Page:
Stuart Jackson is the co-founder and Chief Financial Officer at Octopus Energy. Here, he shares his thoughts on how CFOs can benefit from letting go of unhelpful metrics, why a good CFO is like a weighted blanket, and his challenge to his business peers.
How would you sum up the role of the CFO?
I think the role ultimately comes down to risk management in the broadest sense: encompassing everything from liquidity risks to involvement in wider corporate risk management. You have to be flexible and open-minded in your approach to the role and in protecting the interests of the business’s various stakeholders.
Intrinsic to the role is the ability to have different time horizons. Take, for example, the question of liquidity — you need to make sure you have enough to fuel growth, whilst also being cushioned to withstand the shocks that life throws at you. This takes a crystal-clear understanding of the economics and cash flow dynamics at play to ensure that you’re in a strong position both for the short-term and long-term.
How can CFOs contribute to creating a fairer future?
In the past, I’ve asked myself what a “rockstar” CFO looks like, and I couldn’t think of any examples, and I believe this comes down to the lack of visibility that they often have. A huge amount of a CFO’s work is done in the background, with the aim of unlocking growth and performance within the organisation. If they do their job really well it’s quite likely nobody will really notice their role in it — it’s when things go wrong that they are brought into the spotlight.
One of the best things CFOs can do is to be open-minded when it comes to investment decisions. In practice, this means balancing purely financial returns with wider considerations that are often hard to value in the short term, such as customer and societal impact. But in getting this distinction right you’re bolstering brand resilience and demonstrating your commitment to all your stakeholders. Finding the right balance between these two things is incredibly difficult to do, but in today’s world it is more vital than ever.
“Getting the balance right between financial returns and wider considerations, such as customer and societal impact, is incredibly difficult to do, but it’s more vital than ever.”
What societal issues keep you awake at night?
Climate change is a massive issue and one where we have a role to play in addressing at Octopus. There can be no doubt that, as a species, we are behind where we need to be globally. You can almost literally feel the temperature rising. Closer to home, the impact of the energy crisis is something that we see and feel first-hand from its impact on our customers. Our credit team hears difficult stories from our customers and has to navigate some difficult calls.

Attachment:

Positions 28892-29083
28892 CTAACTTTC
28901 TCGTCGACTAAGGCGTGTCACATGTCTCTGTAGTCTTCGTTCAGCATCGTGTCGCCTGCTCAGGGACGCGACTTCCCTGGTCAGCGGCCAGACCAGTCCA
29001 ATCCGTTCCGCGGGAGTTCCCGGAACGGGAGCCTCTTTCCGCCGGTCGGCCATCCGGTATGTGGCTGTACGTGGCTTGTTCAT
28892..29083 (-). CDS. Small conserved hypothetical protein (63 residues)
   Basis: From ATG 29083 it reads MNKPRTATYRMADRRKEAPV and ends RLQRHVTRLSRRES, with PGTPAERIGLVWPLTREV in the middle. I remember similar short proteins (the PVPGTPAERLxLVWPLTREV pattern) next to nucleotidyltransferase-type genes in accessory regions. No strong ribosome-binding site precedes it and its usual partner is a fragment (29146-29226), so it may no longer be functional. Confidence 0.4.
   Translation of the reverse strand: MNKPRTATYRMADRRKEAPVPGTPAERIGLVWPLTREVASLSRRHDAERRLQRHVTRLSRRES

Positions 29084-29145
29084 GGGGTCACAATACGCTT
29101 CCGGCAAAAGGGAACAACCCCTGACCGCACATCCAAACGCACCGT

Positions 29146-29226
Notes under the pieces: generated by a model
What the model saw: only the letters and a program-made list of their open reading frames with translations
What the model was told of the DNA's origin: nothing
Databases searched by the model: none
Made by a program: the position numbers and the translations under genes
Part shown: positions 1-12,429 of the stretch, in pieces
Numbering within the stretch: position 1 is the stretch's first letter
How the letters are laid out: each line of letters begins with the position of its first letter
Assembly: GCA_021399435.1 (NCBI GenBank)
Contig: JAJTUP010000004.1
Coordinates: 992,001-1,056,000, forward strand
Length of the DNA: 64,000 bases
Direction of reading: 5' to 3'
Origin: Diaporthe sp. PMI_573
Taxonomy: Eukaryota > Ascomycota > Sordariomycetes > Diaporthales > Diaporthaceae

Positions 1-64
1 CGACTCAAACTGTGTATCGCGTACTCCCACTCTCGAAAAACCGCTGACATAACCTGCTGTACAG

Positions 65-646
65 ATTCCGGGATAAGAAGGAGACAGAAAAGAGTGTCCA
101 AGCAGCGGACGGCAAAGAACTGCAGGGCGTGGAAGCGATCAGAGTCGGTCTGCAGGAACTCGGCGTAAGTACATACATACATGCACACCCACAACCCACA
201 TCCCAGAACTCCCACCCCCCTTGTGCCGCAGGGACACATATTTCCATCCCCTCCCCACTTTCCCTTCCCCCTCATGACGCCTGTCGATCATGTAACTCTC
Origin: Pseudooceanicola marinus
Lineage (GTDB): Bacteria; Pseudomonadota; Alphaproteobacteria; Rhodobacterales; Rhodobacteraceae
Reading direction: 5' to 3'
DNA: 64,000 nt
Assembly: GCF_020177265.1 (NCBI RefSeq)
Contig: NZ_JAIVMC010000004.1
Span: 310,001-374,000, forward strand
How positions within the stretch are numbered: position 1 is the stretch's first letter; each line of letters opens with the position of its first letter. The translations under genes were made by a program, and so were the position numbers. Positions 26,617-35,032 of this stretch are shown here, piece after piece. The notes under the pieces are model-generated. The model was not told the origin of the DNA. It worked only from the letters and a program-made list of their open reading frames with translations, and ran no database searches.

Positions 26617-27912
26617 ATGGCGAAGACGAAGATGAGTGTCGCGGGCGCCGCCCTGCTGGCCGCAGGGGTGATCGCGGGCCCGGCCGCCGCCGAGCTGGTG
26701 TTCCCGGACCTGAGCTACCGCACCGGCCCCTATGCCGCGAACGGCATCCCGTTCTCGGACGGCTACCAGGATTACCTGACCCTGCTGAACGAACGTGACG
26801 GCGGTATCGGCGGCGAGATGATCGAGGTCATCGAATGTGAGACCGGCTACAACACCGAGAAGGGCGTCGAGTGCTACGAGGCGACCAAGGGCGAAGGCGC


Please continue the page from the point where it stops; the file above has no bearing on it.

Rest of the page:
And that puts us on a fine line — we want to help customers, but if we don’t get paid we won’t survive as a business, and then we won’t be able to help anyone. That means helping where we can, through initiatives that aim to reduce consumption and help people reduce their spending. As a senior management team, we all deal with customer queries on a regular basis. It brings the gravity of the situation home like nothing else.
What is the role of business in solving social issues?
I think that quite a few companies are paying lip service to some areas in ‘ESG’ (environmental, social and governance). Not only is this wrong, if you’re disingenuous you’ll get caught out sooner rather than later, which can have a detrimental effect on your brand and customer perceptions of the business. You have to do what you feel is right, even if it isn’t necessarily the most profitable course of action.
For example, we came across a fantastic way to reduce consumption without actually lowering the temperature of peoples’ homes. That was incredible — we might sell less as a result of it in the short term, but it’s the right thing to do. It also helps us to continually grow in the longer term, as it helps to build the requisite trust we will need from our customers when they rely on us to fill up their car batteries or heat their homes.
“You have to do what you feel is right, even if it isn’t necessarily the most profitable course of action.”
If you could put one challenge to your peers, what would it be?
Throughout my career and especially at Octopus, I’ve seen that CFOs have an ability to create and break out by not being overzealous on any particular metric.
For example, you might get worried about trying to keep call handling time low. This isn’t something we look at: we’re much more interested in the outcome of each call. If you fixate on handling time and force people off the phone quickly, they aren’t focusing on resolution. This will eventually come back to bite you: you’ll expend more time and effort resolving repeated customer contacts and growing issues whilst giving the customer a worse experience.
By letting go of some metrics you give yourself an opportunity to build and test things and make a real difference. That’s just something I’ve observed, but it’s been powerful in encouraging me to let some things go and see what flourishes.